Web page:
The Dodge Brothers Weren’t Ford Employees; Died Long Before The Challenger & Charger Were Made

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In a series of recent ads exploring the creation and evolution of Dodge and its famous Challenger and Charger models, the car maker harkens all the way back to its origins as the Dodge Brothers Company to evoke a sense of spirit and competitiveness. While these commercials are successful in eliciting the desired emotional response, the company isn’t quite telling the truth about John and Horace Dodge and their role in creating these popular muscle cars.

To evaluate the truthiness of the Dodge Brothers history presented in these commercials, we looked at the stories told in each of the ads.

Origins Of A Brand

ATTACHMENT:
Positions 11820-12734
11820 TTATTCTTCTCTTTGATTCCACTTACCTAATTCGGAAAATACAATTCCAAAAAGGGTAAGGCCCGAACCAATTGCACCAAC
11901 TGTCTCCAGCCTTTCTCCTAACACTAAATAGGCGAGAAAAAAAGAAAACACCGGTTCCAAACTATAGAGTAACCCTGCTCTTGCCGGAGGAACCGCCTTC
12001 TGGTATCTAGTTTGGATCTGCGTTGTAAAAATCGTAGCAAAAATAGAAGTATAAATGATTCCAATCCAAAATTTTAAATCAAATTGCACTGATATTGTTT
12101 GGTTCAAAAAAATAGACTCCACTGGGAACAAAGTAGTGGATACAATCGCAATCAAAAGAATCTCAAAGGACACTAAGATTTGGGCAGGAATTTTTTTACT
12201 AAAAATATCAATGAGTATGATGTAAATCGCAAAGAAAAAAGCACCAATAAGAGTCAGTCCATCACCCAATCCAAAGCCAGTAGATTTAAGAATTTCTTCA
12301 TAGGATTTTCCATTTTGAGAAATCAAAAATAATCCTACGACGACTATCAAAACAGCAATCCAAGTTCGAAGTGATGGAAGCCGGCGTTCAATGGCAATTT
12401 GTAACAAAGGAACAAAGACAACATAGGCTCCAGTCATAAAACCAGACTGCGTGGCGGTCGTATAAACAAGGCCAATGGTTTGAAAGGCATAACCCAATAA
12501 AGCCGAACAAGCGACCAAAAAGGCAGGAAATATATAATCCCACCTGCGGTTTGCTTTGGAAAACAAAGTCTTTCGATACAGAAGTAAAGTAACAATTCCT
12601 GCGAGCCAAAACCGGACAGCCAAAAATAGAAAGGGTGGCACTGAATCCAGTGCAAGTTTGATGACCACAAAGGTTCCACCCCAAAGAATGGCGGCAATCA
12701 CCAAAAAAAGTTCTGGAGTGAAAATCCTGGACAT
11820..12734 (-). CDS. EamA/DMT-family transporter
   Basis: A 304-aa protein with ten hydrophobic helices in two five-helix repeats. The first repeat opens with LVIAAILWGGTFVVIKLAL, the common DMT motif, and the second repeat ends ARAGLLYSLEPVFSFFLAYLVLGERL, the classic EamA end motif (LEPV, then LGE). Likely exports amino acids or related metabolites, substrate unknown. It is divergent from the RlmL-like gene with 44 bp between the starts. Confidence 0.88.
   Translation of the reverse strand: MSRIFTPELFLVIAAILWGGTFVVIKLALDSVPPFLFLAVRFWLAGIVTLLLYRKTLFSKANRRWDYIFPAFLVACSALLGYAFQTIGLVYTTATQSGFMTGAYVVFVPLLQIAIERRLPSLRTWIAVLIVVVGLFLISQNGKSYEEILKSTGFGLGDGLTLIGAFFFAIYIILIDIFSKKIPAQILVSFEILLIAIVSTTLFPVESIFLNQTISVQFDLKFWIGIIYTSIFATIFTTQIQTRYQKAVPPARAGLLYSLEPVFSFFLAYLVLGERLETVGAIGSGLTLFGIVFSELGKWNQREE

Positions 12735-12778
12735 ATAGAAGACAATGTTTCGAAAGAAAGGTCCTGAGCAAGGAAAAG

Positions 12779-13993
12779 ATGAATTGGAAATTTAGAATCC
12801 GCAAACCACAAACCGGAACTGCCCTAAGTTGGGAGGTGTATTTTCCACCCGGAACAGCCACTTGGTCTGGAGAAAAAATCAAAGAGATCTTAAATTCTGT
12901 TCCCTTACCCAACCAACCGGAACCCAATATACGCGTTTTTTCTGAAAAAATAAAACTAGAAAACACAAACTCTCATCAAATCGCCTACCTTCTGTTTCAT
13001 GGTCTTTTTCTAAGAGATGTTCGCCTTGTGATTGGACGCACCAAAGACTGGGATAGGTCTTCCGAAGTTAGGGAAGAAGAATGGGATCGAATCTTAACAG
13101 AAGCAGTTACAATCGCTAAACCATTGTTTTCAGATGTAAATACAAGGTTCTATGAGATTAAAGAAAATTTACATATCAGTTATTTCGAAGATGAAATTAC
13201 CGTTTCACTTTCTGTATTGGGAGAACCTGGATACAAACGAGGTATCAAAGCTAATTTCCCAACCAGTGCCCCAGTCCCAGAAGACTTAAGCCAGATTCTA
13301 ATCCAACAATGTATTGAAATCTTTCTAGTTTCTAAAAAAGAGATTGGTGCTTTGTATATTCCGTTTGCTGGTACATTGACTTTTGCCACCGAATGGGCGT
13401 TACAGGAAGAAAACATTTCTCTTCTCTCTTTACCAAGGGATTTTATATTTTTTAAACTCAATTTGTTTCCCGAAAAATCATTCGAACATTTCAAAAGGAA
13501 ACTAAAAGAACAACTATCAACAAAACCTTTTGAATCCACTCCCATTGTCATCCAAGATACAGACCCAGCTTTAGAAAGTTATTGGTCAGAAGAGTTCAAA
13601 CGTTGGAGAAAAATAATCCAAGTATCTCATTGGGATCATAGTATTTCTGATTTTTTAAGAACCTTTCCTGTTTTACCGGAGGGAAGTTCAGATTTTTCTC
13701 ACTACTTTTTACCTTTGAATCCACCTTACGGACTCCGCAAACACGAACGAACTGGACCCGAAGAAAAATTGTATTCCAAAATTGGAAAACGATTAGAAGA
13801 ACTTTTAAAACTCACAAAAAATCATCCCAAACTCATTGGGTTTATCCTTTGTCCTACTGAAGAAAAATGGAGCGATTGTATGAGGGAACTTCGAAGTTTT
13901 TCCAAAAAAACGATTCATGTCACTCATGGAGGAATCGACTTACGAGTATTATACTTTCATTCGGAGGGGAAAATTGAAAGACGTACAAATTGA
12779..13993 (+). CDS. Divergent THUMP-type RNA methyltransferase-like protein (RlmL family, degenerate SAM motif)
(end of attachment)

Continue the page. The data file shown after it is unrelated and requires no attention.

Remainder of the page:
The above commercial — the second of the ads to aired by Dodge — tries to establish the company’s origins.

Dubbed “Ahead of Their Time,” it centers on the beginning of the Dodge Brothers Company and the differences between it and Ford Motor Company.

“By 1914, the Dodge brothers quit Ford Motor Company and set out on their own,” the commercial proclaims.

While this statement works to establish an environment of competition between the two companies, it implies that John and Horace were just a pair of Ford employees with dreams of stepping out on their own. In truth, the brothers didn’t technically work for Ford Motor Company.

In 1900, they founded Dodge Brothers Company, which produced engine and chassis components for a number of companies, including Olds Motor Vehicle Company and Ford.

According to a 1920 article from the New York Times, Henry Ford struck a deal with the brothers in 1902 that gave the Dodges a $5,000 interest in Henry Ford Automobile Company for building 650 chassis.

Several years later, the brothers set out to make their own cars instead of just car components. In 1914, they did just that, producing the Dodge Model 30, a direct competitor to the Ford Model T.